Side effects, or what are known as co-morbidities, often discourage men who have metastatic prostate cancer from continuing with chemotherapy (docetaxel). The question often asked is there a relationship between having side effects and the ultimate efficacy of the chemotherapy? In other words does having side effects have an effect on overall survival?
To answer this question researchers performed a population-based outcome study. In the study men with mCRPC were treated with docetaxel at the Institute of Oncology Ljubljana between 2005 and 2012. Standard validated scales were used to assess each man’s co-morbidity.
The association between co-morbidity and overall survival (OS) was evaluated using the Cox proportional hazards analysis.
Two hundred and eight men were a part of the study and treated with docetaxel. They found that the subject men experienced; No (2%), mild (32%), moderate (53%) and severe (13%) co-morbidities.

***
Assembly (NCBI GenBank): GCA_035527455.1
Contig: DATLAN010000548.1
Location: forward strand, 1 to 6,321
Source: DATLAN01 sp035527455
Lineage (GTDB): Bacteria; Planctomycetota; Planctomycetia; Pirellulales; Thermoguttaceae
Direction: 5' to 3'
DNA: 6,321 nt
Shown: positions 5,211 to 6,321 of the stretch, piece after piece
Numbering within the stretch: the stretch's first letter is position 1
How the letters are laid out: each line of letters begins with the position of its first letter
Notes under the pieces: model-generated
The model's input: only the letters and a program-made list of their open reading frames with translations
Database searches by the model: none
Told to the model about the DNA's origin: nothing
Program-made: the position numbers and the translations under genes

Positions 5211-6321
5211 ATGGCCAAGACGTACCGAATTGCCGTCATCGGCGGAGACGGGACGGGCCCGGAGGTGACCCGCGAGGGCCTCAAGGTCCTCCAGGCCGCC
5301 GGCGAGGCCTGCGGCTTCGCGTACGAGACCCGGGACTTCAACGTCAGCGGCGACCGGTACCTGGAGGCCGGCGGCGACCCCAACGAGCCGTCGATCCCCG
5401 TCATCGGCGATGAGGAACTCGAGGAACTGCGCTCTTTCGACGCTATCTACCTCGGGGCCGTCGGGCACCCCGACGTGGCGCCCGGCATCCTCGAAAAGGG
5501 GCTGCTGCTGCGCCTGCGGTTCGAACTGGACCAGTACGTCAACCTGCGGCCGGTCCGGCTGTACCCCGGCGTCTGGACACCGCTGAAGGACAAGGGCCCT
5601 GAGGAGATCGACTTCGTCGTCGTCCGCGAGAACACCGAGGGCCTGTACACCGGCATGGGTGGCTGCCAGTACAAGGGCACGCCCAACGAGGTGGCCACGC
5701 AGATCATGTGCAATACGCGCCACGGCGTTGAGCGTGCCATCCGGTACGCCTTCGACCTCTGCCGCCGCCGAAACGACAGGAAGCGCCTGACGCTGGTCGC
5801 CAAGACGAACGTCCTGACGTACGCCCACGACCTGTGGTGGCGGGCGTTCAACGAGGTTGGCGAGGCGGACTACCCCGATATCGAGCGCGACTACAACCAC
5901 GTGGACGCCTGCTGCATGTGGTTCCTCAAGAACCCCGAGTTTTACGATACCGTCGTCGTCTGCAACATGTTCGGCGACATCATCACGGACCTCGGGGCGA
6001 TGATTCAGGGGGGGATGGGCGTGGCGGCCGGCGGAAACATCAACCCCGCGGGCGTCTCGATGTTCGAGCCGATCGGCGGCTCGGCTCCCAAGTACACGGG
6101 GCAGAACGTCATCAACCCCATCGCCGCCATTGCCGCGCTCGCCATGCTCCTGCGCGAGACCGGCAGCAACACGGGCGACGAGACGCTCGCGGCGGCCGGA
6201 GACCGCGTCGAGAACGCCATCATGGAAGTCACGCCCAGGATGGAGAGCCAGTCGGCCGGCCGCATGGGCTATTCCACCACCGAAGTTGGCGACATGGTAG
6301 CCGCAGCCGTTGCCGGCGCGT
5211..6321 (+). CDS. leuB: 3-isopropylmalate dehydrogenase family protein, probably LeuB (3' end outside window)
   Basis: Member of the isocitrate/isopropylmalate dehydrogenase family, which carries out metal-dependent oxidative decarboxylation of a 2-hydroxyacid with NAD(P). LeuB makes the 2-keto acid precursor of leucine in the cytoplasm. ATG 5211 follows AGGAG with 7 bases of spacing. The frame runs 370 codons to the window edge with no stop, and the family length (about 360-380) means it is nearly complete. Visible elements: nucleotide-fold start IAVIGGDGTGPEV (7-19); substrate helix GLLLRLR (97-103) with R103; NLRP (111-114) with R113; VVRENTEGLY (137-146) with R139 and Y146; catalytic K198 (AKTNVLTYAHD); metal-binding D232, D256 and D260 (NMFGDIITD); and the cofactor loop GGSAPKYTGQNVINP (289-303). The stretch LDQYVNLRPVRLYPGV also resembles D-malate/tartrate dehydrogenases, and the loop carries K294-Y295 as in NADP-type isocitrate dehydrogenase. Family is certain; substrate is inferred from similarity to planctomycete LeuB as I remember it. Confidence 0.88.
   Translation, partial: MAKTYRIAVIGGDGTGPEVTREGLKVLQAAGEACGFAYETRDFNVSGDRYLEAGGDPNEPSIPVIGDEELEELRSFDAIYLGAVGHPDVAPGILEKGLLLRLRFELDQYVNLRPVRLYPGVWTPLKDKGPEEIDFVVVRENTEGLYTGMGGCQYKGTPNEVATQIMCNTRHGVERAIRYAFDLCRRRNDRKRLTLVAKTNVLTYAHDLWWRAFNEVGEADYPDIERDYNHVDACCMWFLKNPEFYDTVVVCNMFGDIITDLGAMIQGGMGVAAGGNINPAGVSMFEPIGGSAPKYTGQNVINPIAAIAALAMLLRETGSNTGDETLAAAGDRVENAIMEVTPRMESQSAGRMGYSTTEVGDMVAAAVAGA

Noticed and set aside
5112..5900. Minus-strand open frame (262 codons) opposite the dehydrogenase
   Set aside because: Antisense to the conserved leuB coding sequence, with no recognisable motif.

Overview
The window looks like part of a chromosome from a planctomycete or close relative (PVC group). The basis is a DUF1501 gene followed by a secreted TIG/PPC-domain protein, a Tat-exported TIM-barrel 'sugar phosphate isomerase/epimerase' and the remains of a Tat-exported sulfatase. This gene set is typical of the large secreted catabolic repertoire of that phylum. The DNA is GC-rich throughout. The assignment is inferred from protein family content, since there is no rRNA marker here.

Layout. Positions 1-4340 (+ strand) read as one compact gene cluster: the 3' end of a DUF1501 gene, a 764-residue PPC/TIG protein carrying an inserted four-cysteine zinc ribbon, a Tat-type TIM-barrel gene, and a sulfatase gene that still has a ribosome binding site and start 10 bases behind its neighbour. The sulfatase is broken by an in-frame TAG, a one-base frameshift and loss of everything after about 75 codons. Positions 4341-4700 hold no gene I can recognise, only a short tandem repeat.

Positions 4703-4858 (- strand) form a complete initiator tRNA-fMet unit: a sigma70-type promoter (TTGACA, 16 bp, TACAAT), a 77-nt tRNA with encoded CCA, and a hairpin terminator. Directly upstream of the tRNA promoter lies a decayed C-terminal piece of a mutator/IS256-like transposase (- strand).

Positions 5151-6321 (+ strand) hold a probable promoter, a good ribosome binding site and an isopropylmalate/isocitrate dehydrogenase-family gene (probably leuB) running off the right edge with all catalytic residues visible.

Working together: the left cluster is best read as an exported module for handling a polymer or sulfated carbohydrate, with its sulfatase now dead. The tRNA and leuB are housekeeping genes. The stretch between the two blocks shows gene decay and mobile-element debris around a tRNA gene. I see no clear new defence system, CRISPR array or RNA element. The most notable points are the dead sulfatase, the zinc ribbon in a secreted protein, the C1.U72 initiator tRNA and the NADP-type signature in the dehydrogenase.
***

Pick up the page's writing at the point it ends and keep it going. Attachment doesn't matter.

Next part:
A substantial dose reduction of docetaxel occurred more often in men with moderate or severe co-morbidity as compared to those with no or mild co-morbidity.
They found that at all co-morbidity levels about one-third of men required hospitalization or died during treatment with docetaxel. However, the researchers did find that a higher level of co-morbidity was NOT associated with worse overall survival. (OS).
They concluded that men with mCRPC, who were treated with chemotherapy and have co-morbidities might still gain a benefit (increased overall survival) from treatment with docetaxel.